T didn't think it possible, but I have just 'finished reading yet another book about F. Scott Fitzgerald, this one by Andre Le Vot, and once again the disintegration that poor old Scott went through managed to keep me up throughout the night. I guess what I can't get enough of is the atmos- phere of permanent carnival that Fitz- gerald chose to develop the themes of his novels. Although every scholar that has written about F. Scott insists he dissipated his gifts by drinking and carousing, this scholar knows it ain't so. If it weren't for the drinking and the night-clubbing, stories like The Crack-Up, The Rich Boy, The Beautiful and the Damned and, needless to say, Tender is the Night would never have been written. People who tell us such things say that writers must write, but Talki knows that, first, writers must live.
I first read Tender is the Night, the haunting novel of the moral disintegration of Dick Diver through idleness and the corrupting influence of his wife's money, when I was 14 years old. I had been expelled from the first of many schools for getting caught out of bounds with a bottle of booze and a couple of teenage hookers. My father had literally locked me in a hotel room while he roamed the New England countryside looking for a school that would accept me. So, while my fellow 14-year- olds studied to become stockbrokers I was dreaming about going to the French Rivi- era and joining up with the likes of Dick Diver. The fact that Diver and the rest of the Fitzgerald heroes were great failures didn't bother me. On the contrary, even at that tender age I knew that failures, like blondes, not only have more fun, but are more fun, especially, when one compares them with what Modern society considers successes.
Which brings me to the point I want to make. I'd rather read a failure than a success any day. The former is somehow more exciting. Just look at my old friend Jeff Bernard. He's been proclaiming that he's a failure — and making a living from it _ longer than I've been living off the old man. And his talent in evoking self- loathing week in, week out, makes his column compulsive reading. Compare Jeffs work with, say, that of a proclaimed success like one of those idiotic and over- paid women who write for American magazines and you'll see what I mean. (We recently saw an example of what American women writers are like when a letter full of undeleted expletives by one such female was published in the Spectator.) Yes, failure is to good writing what a double bed is to a hooker. Indispensable. Because by failing one expends one's talent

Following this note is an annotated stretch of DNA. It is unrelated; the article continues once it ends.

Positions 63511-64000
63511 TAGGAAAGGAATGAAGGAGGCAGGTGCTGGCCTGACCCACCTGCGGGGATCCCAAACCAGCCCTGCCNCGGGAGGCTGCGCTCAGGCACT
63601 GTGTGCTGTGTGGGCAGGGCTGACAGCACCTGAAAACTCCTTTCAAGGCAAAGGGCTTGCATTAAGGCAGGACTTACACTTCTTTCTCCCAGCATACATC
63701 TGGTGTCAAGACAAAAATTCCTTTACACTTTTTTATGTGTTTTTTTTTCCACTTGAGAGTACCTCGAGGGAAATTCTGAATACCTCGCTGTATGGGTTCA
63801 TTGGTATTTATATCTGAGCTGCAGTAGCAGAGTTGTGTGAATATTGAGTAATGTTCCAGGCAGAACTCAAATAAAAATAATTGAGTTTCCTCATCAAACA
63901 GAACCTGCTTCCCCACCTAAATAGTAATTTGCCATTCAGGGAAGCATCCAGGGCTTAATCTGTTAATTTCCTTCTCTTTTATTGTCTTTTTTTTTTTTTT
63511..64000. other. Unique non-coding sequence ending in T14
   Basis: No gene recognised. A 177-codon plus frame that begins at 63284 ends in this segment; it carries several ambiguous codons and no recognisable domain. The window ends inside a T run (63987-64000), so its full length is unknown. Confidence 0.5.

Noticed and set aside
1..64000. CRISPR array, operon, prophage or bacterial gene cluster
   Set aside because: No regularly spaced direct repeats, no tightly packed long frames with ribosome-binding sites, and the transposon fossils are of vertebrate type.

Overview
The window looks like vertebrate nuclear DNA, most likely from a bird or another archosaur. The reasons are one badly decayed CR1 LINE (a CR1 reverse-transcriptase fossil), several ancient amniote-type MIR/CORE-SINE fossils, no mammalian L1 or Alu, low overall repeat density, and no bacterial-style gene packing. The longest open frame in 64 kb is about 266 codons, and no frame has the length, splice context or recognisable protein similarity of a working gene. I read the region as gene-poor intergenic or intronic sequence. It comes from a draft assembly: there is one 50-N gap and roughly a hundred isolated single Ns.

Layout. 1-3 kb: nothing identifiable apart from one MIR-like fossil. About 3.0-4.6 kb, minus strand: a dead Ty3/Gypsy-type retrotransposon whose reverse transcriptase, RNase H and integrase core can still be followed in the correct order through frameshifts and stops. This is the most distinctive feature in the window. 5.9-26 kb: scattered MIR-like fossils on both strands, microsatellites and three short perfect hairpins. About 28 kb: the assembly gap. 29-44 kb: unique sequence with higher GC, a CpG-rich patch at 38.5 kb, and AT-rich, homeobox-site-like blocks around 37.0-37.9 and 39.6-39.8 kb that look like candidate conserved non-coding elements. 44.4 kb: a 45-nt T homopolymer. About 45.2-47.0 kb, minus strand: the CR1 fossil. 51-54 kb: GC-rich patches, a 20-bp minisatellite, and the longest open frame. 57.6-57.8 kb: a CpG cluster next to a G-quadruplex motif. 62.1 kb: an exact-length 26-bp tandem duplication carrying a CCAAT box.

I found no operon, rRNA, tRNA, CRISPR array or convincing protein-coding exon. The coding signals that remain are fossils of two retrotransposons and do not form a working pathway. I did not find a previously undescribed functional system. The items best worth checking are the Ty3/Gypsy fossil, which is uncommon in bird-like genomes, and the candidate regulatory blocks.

in living, which makes for lively writing, rather than becoming a more accomplished writer through tricks of the trade. And speaking of failure, I failed to get through the customs at Heathrow last week, but despite the humiliation of having put my- self in the same position as all those cretinous rock stars who habitually get busted, I feel no self-loathing as yet. And why should I? The harm I did was to Myself, someone I've been abusing for a long time, and whose capacity to take abuse from me is legendary. In the meantime, a sanctimonious turd in the New York Post wrote a story vastly exaggerating the offence, thus making it seem like something else. Well, all I can say is my three editors — Mr Moore, Mr Tyrrell and Ms Brown — obviously believe me and not him, so I'm still employed and looking forward to discrediting two people Who came to my aid when the proverbial shit hit the fan at Heathrow last week. I am referring to both the fattest and the thin- nest man in England. One is Charles Benson, a man known to try anything for a profit; the other, Sir Nigel Dempster, diarist, confidant of royalty, and an expert on the British peerage. To see these two gentlemen in court trying to extricate their friend from la merde was like seeing Khomeini giving away pardons. Extremely uncharacteristic. Benson arrived with the deeds of his house in order to provide bail (not asked for due to my honest counte- nance) and Sir Nigel stopped trafffic while giving autographs to the children of the various magistrates and providing the advice I needed. As I said, unfortunately my failures do not help make my column as Much fun as Jeff's but at least they provide a rare insight into the character of the English. They are suckers for failures.